Cynthia de Bont Research


Neutrophils are the most prevalent white blood cells in human blood, typically constituting about 70% of all white blood cells and function as the body’s first line of defence against invading pathogens. Neutrophils have several strategies to combat the invaders, such as engulfment of the pathogen and excreting antibacterial proteins. In 2004, NETosis was posed as an additional strategy to attack pathogens. During NETosis, the neutrophil expels its nuclear material into the extracellular space to form a dense and sticky network of DNA fibers to which neutrophil proteins such as histones, myeloperoxidase and neutrophil elastase are attached. This Neutrophil Extracellular Trap (NET) is the last effort of the neutrophil to capture pathogens and prevent them from spreading to other parts of the body.

Usually NETs are cleared by circulating DNases, but when the clearing is defective NETs might cause  blood vessels clogging and kidney dysfunction. Furthermore, improperly cleared NETs are associated with autoimmune diseases, such as systemic lupus erythematosus (SLE) and Rheumatoid Arthritis (RA).  These patients can form autoantibodies against NETs, causing an inflammation. A clear example of this are the antibodies against citrullinated residues present in most RA patients. A citrullinated residue is a post-translational modification of the arginine residue and is also present in NET associated proteins such as histone 3.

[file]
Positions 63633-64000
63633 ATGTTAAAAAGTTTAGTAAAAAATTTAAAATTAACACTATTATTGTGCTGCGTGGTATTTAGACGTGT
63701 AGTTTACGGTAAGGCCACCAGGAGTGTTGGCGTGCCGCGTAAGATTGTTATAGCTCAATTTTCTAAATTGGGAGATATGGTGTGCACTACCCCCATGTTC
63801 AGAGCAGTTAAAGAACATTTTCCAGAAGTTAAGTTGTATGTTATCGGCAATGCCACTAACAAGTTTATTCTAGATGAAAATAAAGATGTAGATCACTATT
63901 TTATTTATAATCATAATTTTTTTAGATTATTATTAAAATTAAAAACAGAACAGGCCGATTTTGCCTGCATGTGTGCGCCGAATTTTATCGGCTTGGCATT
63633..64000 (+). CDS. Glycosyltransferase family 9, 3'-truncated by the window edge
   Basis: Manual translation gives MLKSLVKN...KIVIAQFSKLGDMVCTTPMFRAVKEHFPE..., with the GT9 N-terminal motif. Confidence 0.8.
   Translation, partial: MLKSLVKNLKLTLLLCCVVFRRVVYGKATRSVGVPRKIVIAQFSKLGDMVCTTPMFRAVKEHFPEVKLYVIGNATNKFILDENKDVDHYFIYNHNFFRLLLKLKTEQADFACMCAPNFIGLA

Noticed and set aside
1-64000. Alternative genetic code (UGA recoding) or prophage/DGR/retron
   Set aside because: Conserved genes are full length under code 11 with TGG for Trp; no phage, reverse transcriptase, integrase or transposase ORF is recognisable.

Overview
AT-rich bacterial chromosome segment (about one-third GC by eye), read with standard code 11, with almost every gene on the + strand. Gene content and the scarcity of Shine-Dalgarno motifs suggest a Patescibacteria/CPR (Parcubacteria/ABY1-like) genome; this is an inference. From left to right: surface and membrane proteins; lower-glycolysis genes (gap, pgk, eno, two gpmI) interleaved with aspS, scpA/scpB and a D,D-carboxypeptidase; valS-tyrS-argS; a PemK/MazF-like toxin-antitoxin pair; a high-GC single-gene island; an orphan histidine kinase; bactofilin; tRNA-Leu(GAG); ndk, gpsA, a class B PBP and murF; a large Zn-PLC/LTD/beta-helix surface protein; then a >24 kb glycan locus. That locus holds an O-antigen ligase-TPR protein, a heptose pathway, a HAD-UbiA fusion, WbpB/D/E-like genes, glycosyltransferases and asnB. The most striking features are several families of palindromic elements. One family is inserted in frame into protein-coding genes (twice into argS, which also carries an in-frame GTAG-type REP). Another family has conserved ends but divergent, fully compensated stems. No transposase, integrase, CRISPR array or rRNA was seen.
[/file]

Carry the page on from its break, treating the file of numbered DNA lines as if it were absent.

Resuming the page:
The goal of my project is both fundamental and translational. On the one hand I want to study the molecular pathways that lead to NET formation and the functions of proteins that are associated to the NETs, such as neutrophil proteases. On the other hand I try to define the role of NETs in autoimmune diseases such as SLE and RA ,by identifying the epitopes on NETs to which autoantibodies of RA and SLE patients are directed.

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